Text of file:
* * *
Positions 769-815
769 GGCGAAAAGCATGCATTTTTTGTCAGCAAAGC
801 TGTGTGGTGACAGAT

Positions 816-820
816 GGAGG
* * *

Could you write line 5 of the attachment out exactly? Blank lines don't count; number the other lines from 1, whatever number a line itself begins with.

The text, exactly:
816 GGAGG